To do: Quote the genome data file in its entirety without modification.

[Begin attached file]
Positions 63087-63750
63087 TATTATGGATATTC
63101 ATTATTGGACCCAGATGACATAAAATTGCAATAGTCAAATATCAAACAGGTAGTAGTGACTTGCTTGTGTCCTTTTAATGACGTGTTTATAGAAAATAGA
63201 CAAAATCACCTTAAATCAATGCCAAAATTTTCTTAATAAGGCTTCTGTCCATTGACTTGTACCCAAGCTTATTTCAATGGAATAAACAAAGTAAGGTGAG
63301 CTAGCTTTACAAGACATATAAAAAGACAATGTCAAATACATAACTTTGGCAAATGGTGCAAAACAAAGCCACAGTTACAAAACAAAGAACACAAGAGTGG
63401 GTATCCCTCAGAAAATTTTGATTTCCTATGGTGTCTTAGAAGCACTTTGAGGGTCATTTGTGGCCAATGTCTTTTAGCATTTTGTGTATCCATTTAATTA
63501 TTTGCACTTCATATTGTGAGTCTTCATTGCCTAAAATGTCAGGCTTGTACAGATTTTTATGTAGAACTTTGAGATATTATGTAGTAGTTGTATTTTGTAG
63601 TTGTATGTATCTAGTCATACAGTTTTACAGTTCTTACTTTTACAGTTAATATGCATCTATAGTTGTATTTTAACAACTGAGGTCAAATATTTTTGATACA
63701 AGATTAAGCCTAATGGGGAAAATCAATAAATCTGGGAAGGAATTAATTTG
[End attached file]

Positions 63087-63750
63087 TATTATGGATATTC
63101 ATTATTGGACCCAGATGACATAAAATTGCAATAGTCAAATATCAAACAGGTAGTAGTGACTTGCTTGTGTCCTTTTAATGACGTGTTTATAGAAAATAGA
63201 CAAAATCACCTTAAATCAATGCCAAAATTTTCTTAATAAGGCTTCTGTCCATTGACTTGTACCCAAGCTTATTTCAATGGAATAAACAAAGTAAGGTGAG
63301 CTAGCTTTACAAGACATATAAAAAGACAATGTCAAATACATAACTTTGGCAAATGGTGCAAAACAAAGCCACAGTTACAAAACAAAGAACACAAGAGTGG
63401 GTATCCCTCAGAAAATTTTGATTTCCTATGGTGTCTTAGAAGCACTTTGAGGGTCATTTGTGGCCAATGTCTTTTAGCATTTTGTGTATCCATTTAATTA
63501 TTTGCACTTCATATTGTGAGTCTTCATTGCCTAAAATGTCAGGCTTGTACAGATTTTTATGTAGAACTTTGAGATATTATGTAGTAGTTGTATTTTGTAG
63601 TTGTATGTATCTAGTCATACAGTTTTACAGTTCTTACTTTTACAGTTAATATGCATCTATAGTTGTATTTTAACAACTGAGGTCAAATATTTTTGATACA
63701 AGATTAAGCCTAATGGGGAAAATCAATAAATCTGGGAAGGAATTAATTTG